The patient was born by normal vaginal route at term, weight of 3000 gr. The patient’s Apgar score was found 8 in minute 1 and 9 in minute 5. No pathologic finding was found at the physical examination of the patient. On the contrast enhanced abdominal MRI performed in a different center when the patient was five months old showed simple cyst. It also revealed two lobule-contoured, thick-walled cystic lesion with diameters of 19 mm, 12 mm, and 5 mm in the right lateral part of the abdomen. The mass was diagnosed as mesenteric cyst, and the patient was followed up for this diagnosis.
Our patient presented to our clinic at her 9th month of life with only complaint of constipation. On physical examination, biochemical and hematological values were found normal in the patient who had a growth and development of 50 percentile. On her USG performed in our clinic, 19 mm, 12 mm, and 5 mm in size the duplication cyst having double wall appearance was observed in the right lower quadrant. On sonography, we found that the hypoechoic outer wall of the cystic structure was continuous with the hypoechoic outer wall of the adjacent ileal bowel, and the hypoechoic outer wall of the cystic structure was continuous with the hypoechoic outer wall of the adjacent ileal bowel (Figure 1).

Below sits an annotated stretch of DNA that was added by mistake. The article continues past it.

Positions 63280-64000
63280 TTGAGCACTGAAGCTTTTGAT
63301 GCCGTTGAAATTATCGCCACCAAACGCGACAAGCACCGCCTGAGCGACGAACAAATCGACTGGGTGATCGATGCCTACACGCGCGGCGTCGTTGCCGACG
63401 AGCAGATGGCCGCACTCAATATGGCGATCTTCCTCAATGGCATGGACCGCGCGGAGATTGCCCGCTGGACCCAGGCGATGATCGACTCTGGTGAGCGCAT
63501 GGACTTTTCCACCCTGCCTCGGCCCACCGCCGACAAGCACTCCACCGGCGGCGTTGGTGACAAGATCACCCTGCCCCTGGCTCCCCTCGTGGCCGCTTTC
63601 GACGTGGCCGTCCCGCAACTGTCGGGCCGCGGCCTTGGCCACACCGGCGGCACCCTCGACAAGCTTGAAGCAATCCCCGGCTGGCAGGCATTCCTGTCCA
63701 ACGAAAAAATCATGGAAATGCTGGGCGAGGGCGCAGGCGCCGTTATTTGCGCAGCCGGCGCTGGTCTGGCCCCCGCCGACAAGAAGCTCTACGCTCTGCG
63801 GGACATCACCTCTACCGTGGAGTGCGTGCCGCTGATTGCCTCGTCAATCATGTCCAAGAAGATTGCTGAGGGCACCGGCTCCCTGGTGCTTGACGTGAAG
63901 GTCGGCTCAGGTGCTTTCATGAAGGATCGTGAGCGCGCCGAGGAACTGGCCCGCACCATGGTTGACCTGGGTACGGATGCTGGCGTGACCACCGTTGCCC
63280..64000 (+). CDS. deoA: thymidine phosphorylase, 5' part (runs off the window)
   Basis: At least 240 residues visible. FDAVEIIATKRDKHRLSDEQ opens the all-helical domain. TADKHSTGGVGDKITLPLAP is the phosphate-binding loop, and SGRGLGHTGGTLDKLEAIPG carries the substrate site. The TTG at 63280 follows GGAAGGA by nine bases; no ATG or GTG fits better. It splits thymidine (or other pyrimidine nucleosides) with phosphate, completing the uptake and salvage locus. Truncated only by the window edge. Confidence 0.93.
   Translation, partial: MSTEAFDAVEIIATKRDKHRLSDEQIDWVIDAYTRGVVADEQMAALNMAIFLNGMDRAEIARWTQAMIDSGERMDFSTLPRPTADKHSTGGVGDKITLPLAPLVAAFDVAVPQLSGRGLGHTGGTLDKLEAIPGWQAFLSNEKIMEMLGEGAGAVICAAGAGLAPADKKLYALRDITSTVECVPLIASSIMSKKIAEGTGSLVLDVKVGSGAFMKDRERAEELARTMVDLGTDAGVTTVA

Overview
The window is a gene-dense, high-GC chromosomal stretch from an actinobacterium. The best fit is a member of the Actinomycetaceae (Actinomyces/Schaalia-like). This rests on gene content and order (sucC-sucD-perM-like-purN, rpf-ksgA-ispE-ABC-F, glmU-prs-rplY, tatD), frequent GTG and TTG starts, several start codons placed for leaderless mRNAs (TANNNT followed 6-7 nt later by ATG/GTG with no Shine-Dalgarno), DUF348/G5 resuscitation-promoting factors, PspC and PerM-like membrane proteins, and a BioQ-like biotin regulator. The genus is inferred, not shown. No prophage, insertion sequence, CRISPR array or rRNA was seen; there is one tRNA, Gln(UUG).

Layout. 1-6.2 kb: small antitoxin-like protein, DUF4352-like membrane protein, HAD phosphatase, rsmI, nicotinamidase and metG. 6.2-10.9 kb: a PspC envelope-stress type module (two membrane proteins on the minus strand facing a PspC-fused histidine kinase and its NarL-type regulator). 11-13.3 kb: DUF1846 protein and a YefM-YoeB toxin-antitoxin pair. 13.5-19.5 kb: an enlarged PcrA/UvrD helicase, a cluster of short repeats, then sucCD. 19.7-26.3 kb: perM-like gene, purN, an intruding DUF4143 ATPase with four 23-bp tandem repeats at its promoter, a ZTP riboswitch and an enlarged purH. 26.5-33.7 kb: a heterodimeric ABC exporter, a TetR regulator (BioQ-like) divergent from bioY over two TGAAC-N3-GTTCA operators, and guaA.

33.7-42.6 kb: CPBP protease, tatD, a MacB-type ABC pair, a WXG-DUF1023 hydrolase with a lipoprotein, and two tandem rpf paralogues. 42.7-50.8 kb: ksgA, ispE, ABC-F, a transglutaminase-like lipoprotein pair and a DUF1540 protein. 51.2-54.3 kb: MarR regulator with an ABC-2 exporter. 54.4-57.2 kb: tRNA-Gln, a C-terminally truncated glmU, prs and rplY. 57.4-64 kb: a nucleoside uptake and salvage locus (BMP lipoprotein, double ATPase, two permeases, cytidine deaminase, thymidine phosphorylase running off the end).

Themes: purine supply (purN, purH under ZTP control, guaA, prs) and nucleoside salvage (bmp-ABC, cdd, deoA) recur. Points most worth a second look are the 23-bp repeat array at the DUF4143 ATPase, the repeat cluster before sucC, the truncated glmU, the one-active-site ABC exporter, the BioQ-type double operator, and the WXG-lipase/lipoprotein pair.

An exploratory laparotomy was performed. On the exploration, a duplication cyst of 19 mm, 12 mm, and 5 mm in size was found at the ileal level at an approximate distance of 45 cm from the ileocecal valve (Figure 2). About 7 cm ileal segment involving the cyst was resected through distal and proximal bowel clamps. No complication was observed in postnatal followups of the patient. Histopathological examination of the piece was consisted with intestinal duplication cyst.
Alimentary tract duplications are uncommon congenital anomalies that occur mostly in paediatric patients. The first reported case was made by Calder in 1733 . Duplications arise from disturbances in the embryonic development of the gastrointestinal tract. Several major theories have been proposed for the formation of duplications at various sites, including the aberrant luminal recanalisation theory and the diverticular theory . Others include the split notochord theory which explains the formation of neurenteric duplications and associated vertebral anomalies. Recently, Bishop and Koop suggested that environmental factors such as trauma or hypoxia in early foetal development were likely to be responsible when multiple duplications are found in association with anomalies such as malrotation or atresia .